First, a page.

Durrie Bouscaren

Durrie Bouscaren is a general assignment reporter, based in Des Moines. She covers breaking stories, economic news, and reports from the Statehouse during the legislative session. 

Bouscaren joined IPR in March of 2013 as a one-woman bureau in Cedar Rapids. Her passion for public radio began in high school, when she would listen to BBC World Service newscasts in the middle of the night. While attending Syracuse University, she reported and produced local news for member station WAER, and received a statewide Associated Press Broadcasters Association award for a report on Syracuse’s Southern Sudanese community. Bouscaren also covered Syracuse and small towns  throughout Central New York as a stringer for WRVO Public Media. Her work has aired on NPR's All Things Considered, WBEZ's Front and Center and KQED's The California Report

Bouscaren's favorite public radio program is Planet Money.

St. Louis-based Monsanto lined up its experts for a conference call with reporters on Tuesday, to challenge last week’s determination by a World Health Organization committee that the active ingredient in Monsanto's Roundup weed killer could be dangerous to people with frequent exposure. 

A team of 17 cancer experts assembled by the World Health Organization has ruled the most commonly used herbicide a “probable carcinogen.”

Missouri lawmakers pre-filed more than 500 bills over the past month that they plan to take up during the next legislative session, which begins on Jan. 7. Here’s a selection of bills related to health care that St. Louis Public Radio’s Health Desk will be keeping an eye on in 2015:   

HB 282: Consumer Rate Review on Health Insurance Plans

The state agency that provides Medicaid coverage to more than 840,000 Missourians does not have proper oversight over contractors in charge of certain aspects of payment processing, according to an audit released Monday of MO HealthNet.  

The report by the office of Tom Schweich, the Missouri state auditor, identified four areas of concern:

(Updated at 2:55 p.m., Wed., Dec. 24 with additional surveillance video)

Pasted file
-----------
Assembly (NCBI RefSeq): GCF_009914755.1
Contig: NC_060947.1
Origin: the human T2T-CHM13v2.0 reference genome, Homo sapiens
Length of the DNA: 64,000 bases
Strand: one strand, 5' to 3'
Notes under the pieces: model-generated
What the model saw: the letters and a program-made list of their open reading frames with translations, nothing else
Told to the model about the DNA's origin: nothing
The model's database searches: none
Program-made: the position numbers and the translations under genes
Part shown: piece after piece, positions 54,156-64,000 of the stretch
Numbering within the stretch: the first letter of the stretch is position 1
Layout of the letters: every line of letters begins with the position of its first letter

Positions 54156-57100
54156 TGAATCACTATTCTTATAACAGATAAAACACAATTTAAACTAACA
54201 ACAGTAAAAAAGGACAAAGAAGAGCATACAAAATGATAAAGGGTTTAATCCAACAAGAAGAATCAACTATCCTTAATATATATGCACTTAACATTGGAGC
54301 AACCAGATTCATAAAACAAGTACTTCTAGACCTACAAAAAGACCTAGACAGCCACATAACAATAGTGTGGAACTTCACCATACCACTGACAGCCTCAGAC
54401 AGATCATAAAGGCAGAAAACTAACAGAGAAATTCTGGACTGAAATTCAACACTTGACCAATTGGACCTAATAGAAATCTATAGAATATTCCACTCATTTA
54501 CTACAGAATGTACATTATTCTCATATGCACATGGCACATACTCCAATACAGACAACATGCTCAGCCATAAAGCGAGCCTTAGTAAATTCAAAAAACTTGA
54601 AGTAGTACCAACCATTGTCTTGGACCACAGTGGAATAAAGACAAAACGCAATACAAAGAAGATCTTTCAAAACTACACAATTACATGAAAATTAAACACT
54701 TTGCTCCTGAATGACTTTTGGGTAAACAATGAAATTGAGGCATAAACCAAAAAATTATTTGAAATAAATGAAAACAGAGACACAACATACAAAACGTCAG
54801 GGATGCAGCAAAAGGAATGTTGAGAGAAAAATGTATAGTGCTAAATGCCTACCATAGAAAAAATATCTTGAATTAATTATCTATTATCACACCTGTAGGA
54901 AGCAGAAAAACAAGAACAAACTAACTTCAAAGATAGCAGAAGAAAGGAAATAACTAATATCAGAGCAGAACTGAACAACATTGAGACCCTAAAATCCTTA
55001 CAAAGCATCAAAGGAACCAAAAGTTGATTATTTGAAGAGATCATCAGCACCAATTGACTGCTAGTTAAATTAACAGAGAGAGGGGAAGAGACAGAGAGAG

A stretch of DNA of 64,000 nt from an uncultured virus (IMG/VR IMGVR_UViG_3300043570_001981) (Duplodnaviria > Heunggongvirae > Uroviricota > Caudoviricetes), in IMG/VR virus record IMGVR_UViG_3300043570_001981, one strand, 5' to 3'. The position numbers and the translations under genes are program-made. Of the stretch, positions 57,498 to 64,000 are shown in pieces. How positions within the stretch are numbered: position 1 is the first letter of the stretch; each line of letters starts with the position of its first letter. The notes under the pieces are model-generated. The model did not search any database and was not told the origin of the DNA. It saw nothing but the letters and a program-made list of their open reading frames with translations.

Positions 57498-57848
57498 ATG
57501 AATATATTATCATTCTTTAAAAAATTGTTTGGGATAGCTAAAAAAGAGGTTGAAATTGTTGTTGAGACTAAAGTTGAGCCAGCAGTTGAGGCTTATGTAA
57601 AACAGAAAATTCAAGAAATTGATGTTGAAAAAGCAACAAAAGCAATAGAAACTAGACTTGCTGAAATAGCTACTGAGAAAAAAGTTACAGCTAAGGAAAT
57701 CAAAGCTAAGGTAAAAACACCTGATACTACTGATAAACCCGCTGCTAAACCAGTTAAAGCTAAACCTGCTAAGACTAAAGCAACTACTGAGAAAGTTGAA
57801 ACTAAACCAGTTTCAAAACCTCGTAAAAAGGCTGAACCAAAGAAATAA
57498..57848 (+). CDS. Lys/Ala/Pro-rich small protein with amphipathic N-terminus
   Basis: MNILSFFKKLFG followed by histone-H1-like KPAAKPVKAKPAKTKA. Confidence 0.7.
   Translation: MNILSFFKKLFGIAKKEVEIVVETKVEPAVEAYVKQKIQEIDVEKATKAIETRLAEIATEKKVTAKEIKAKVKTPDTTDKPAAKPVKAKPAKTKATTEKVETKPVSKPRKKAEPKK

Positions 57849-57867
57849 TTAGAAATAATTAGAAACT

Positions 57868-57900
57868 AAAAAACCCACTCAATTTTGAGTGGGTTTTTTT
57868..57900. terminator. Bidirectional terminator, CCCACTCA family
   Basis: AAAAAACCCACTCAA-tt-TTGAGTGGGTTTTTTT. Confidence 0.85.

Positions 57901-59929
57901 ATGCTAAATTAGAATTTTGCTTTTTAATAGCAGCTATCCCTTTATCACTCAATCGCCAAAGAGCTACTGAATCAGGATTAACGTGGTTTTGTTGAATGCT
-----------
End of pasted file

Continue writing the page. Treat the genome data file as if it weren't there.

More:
(You can also follow live updates related to this story on our live blog).

St. Louis County police are investigating another fatal officer-involved shooting in north St. Louis County.

Updated at 6:40 p.m.

A Jefferson County woman who was showing symptoms of Ebola has initially tested negative for the virus at Mercy Hospital in Crystal City. As a precautionary measure, officials said she will remain in an isolation room for treatment and will be monitored according to Centers for Disease Control and Prevention guidelines.

One man is in critical condition from a gunshot wound after a group of protesters in Ferguson defied the curfew imposed at midnight Saturday.

Missouri State Highway Patrol Capt. Ron Johnson said police used smoke canisters and finally tear gas to disperse the group so that they could reach the gunshot victim. Johnson said the victim was found near the burned QuikTrip gas station that has become a staging area for many of the protests over the past week.

Protesters transported the victim to the hospital in their own vehicle, Johnson said.

The calls for greater representation of minorities in the region's law enforcement ranks have grown louder in the wake of the death of 18-year-old Michael Brown at the hands of a Ferguson police officer. Protesters want to see more minorities especially in the police departments serving predominantly African-American communities.

Two-thirds of Ferguson’s residents are black, according to 2013 census records. But there are only three African Americans on the city’s 53-member police force. The city council is also predominantly white, as is the mayor.

Durrie Bouscaren for Harvest Public Media

 

The rolling plains of Midwest farm country are being tapped for their natural resources again. This time, though, the bounty would be wind energy, instead of corn, wheat or soybeans.

Now that the Supreme Court struck down a key section of the Defense of Marriage Act, or DOMA, same-sex couples can apply for their foreign-born husbands, wives and fiancees to join them in the United States.

There are an estimated 28,000 gay and lesbian binational couples in the country, and for years many have been separated by immigration laws that didn't recognize their marriage.